How the U.S. can fix its political infighting
U.K. Prime Minister David Cameron making a speech in Parliament. Every Wednesday, the prime minister takes questions from his fellow party members as well as the Opposition.
Kai Ryssdal: Time now for a little Freakonomics radio. It's that moment every couple of weeks where we talk with Stephen Dubner, the co-author of the books and blog of the same name -- it is the hidden side of everything.
Dubner, I am told you have been traveling, you've been getting out.
Stephen Dubner: It's true. I've been to England to visit the queen. She wouldn't actually see me. But while I was there, I had an idea. So even though -- with 4th of July coming up -- it got me to thinking that even though we broke up with the Brits a long time ago, there's one tradition they still have that I really think is worth borrowing.
Ryssdal: So long as it's not like bangers and mash, dude, it can be whatever you want.
Dubner: No, this is not cuisine we're borrowing. This is actually parliamentary procedure. What I'm suggesting: Prime Minister's Questions. This is the session in Parliament. Every Wednesday at noon, the prime minister must go before the House of Commons -- pretty much the equivalent of our House of Representatives -- and he's got to take a half hour's worth of questions from the Opposition members, as well as his own party. And it's broadcast for the entire country to see.
Ryssdal: And over here too. I think it's on C-Span, right? If you want to see it. It's quite the event; it's confrontational, you could say.
Dubner: Indeed. It's a bit like schoolboys going at each other in debate club a bit. A few weeks ago I was there, I heard Prime Minister David Cameron give the following answer to a question about Britain's faltering economy:
David Cameron: What we need to do, both in Britain and in Europe, is to combine the fiscal deficit reduction which has given us the low interest rates with an active monetary policy, and with innovative ways of using our hard-won credibility, which we wouldn't have if we listened to the muttering idiots sitting opposite me.
Ryssdal: I love that. I love all the yelling while he's talking. So as much as that is, Dubner, how does that advance American democracy, my friend?
Dubner: Well here's the thing. Right now, one of the big problems in Washington is that the two parties just shout past each other instead of talk to each other -- which, according to some old-timers in Washington, began when the two parties stopped sharing cocktail hour at the end of the day. You know, it's a lot easier to demonize someone from another political party, let's say, when you don't interact so much face-to-face. At Prime Minister's Questions, what you've got are these sworn political enemies who actually do insult each other face-to-face, but because they're there in the room, they kind of share a laugh about it, about the best lines of the day. And they're actually discussing the innerworkings of government in the full light of day.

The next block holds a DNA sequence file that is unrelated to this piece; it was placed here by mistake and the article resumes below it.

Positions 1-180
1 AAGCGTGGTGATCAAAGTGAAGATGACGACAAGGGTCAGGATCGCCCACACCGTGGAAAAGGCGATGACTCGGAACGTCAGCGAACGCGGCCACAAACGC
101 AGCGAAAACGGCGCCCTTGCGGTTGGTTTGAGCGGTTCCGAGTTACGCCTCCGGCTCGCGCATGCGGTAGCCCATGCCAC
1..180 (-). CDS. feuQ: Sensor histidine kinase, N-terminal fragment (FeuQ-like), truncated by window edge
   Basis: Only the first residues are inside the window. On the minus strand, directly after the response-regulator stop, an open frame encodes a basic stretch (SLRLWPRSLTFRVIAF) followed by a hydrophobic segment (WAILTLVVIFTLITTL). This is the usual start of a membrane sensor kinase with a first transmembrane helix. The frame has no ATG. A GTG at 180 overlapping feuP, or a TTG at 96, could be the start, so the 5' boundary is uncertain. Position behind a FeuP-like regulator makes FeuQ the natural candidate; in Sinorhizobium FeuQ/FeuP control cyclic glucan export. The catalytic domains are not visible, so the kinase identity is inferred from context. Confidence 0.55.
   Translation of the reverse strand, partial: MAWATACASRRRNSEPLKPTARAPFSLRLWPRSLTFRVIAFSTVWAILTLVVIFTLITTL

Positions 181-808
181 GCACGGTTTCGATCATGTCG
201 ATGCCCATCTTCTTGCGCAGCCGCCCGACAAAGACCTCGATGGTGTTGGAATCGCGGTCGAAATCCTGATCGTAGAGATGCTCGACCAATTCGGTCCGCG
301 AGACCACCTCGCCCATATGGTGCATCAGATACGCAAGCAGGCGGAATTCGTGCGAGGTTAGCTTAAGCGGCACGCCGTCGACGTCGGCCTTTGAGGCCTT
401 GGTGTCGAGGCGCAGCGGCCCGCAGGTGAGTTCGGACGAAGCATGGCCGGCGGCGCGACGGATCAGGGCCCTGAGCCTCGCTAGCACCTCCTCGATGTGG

I am hardly the only person to suggest that we borrow this idea; John McCain endorsed it back when he was running for president in 2008. We recently asked McCain about it -- he still likes the idea.
John McCain: They'd talk about the issues of the day that the president, I think, should be up to speed on. It'd be great to add to the education and illumination of the voters.
Ryssdal: So one, we all know what happened to McCain, right? But number two, what does the constitution have to say about this?
Dubner: I asked a scholar named Bernadette Meyler, she studies American and British legal history at Cornell. The short answer is that the constitution would allow it certainly. It would, however, require a bit of collaboration.
Bernadette Meyler: I think that for this practice to work in the U.S., it would have to be by the mutual consent of Congress and the president.
Dubner: Now Kai, let me make one counter-argument against this idea: opportunity cost -- that is the time spent doing one thing, you can't spend doing another.
Ryssdal: Getting all economic on me here. All right, go ahead.
Dubner: Just a wee bit. So I talked to some of the folks at No. 10 Downing Street who prep David Cameron every week for Question Time. They tell me that it's a pretty massive time suck -- since you have to be prepared to answer any kind of question about any kind of issue -- and it's also a source of anxiety for the prime minister. Tony Blair, in his memoirs, called Prime Minister's Questions, and I quote, Kai: "the most nerve-racking, discombobulating, nail-biting, bowel-moving, terror-inspiring, courage-draining experience in my prime ministerial life."
Ryssdal: So that's what you want to do to us, right?
Dubner: The other idea I have is a little bit easier, probably more fun: re-institute mandatory bi-partisan cocktail hour, every night of the week.
Ryssdal: We could do beer. Beer would be all right.
Dubner: We could do beer.
Ryssdal: Stephen Dubner, Freakonomics.com is the website. He's back in a couple of weeks. We'll see ya.
Dubner: Thanks Kai.